News and Views

Policy and process focus of legislation

Posted by Melissa Lauber on

This article was updated on June 8, 2016.

By Melissa Lauber
UMConnection Staff

Jen Ihlo, chair of the Rules Committee, presents a resolution on the Circles of Grace process.
Jen Ihlo, chair of the Rules Committee, presents a resolution on the Circles of Grace process.

How will conference members consider controversial social issues? What measures should a church take if its pastor dies? These were two of several policy and process questions the members of Baltimore-Washington wrestled with during the plenary session June 3.

At the direction of last year’s Annual Conference, during the past year, the Conference Rules Committee drafted a set of policies that would allow conference members to consider some of the issues that come before them in small groups during a time of guided conversation and discernment. This process, used in 2014 and 2015, is called Circles of Grace.

The committee, chaired by Jen Ihlo, brought this codified process, hailed as an innovative method of holy conferencing that moves beyond the winners and losers of floor debate, to the body for inclusion in the conference rules.

However, members expressed concerns about the process, the same concerns that arose last year, which led to the petition being amended by Matt Sichel, a lay member from Wesley UMC in Hampstead.

Sichel’s changes allowed for the Circles of Grace process to occur first and then added opportunities for discussion governed by parliamentary procedure and Robert’s Rules of Order to allow the discussion to be shared by the full body.

The petition prompted more than an hour of debate. Some, fresh from what they viewed as a contentious General Conference, said they watched the church “struggle with parliamentary procedure in its weaponized form,” and urged the conference members not to allow fear to take them away from this “exceptional new path for addressing difficult issues in new ways.”

Others cautioned that parliamentary procedure was necessary “to protect the views of the minority.” They also asserted that Circles of Grace limited conversation to the 10 or 12 people in the group and that parliamentary procedures, if done with courtesy and respect, could be a valuable tool for holy conferencing.

Because it was a change to the rules, the petition required a two-thirds vote to pass. The results of the vote were: 437 yes; 260 no; and so the petition failed, receiving only 62.7 percent support.

Members also debated guidelines brought forward by the Revs. Sarah Schlieckert and Deborah Scott that outlined a conference policy to be used upon the death of a clergyperson who dies while serving as pastor of a local church.

Schlieckert shared how her clergy father, grandfather and brother all died during a relatively short period of time.  This petition was intended to clarify policies and assist church leaders, family and conference staff.

After a substantial debate, the complexity of some of the issues, especially around confidentiality and electronic communications, led the members to refer the petition to the conference chancellor for review.

In other action, members voted:

  • To amend the membership of the Nominations Committee so that it has a better balance of lay and clergy members;
  • To create a policy that local BWC churches shall not loan or offer a financial arrangement that may be defined as an “excess benefit” by the Internal Revenue Service to any pastor, church staff member or volunteer.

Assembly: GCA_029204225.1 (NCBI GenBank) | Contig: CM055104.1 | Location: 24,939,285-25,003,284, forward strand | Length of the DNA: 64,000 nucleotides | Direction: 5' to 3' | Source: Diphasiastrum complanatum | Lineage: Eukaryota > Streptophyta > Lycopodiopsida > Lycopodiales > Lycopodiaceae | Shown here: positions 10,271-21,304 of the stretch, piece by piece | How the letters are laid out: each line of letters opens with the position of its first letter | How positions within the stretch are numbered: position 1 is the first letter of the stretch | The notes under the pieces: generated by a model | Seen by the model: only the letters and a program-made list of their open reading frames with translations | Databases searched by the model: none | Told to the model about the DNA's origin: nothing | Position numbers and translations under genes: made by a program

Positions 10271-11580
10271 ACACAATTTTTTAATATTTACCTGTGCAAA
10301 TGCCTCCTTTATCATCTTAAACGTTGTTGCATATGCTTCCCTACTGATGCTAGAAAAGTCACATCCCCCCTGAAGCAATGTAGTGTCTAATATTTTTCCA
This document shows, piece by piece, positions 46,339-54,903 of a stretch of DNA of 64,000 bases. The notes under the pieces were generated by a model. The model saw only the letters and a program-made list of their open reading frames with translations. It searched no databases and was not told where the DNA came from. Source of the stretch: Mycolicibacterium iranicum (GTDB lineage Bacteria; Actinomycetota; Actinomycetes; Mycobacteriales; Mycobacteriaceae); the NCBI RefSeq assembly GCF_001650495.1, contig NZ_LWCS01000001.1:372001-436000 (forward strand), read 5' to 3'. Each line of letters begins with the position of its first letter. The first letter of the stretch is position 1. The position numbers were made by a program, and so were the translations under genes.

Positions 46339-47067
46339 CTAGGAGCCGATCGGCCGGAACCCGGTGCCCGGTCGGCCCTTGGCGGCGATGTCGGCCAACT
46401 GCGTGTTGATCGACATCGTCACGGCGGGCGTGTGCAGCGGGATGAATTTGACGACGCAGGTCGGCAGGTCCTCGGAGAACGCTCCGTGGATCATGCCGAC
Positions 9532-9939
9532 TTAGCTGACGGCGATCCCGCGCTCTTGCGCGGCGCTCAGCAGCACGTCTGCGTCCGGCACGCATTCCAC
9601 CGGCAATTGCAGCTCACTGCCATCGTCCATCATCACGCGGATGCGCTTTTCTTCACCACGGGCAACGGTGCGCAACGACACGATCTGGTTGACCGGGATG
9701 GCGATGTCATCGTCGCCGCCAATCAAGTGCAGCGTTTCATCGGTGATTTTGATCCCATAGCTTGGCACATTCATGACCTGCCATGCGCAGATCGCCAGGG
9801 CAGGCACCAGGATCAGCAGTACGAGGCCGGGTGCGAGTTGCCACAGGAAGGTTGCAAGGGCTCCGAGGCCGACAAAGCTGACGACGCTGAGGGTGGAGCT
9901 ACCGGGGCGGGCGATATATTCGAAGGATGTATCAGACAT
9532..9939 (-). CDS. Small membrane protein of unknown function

• They also adopted a policy requiring the district superintendent to review a church’s annual financial statements with a church’s incoming appointed pastor and to perform a periodic review, at least once every two years, with all continuing pastors.

Some of the members also expressed a sense of frustration and urgency about the scheduling of petitions to the Annual Conference Session. A motion from the floor passed that recommends the Sessions Committee place any resolutions on the agenda the day before the end of the Annual Conference or earlier.

The Rev. Deborah Scott also raised a motion, which passed, that all the Conference polices, rules and guidelines be gathered in one document, which will be posted on the Conference website.

Following a Stewardship report on June 2, the Rev. Melissa Rudolph brought a motion to the floor to support clergy couples addressing the rising costs of health care.

Her motion called for the creation of a policy that ensures a specific policy is created, and that annually called meetings are held for clergy couples with families.

Since 2014, clergy couples with children have been able to consolidate their coverage under a single Healthflex account. However, not everyone took advantage of this option.

Rudolph, her husband, the Rev. John Rudolph, and the Revs. Katie and Chris Bishop spoke passionately about the financial implications and difficulties facing families in which the parents were both clergy. They were strongly supported by the body.

However, because existing measures could be used to help alleviate some of their financial burden, the Rev. Deb Scott made a substitute motion, that was perfected by the body.

The final motion, which passed 653 to 9, read: “The Baltimore-Washington Conference Council on Finance and Administration and health representatives will host a meeting before Sept. 1, 2016, and annually thereafter, to address clergy couples’ concerns surrounding health care and make sure all are properly enrolled in one health care plan. It shall remain the policy of the Annual Conference for clergy couples to have the option to remain in one policy.”

The conference will also ensure its database is able to identify and track clergy couples. Currently, reports indicate the BWC has five clergy couples with children.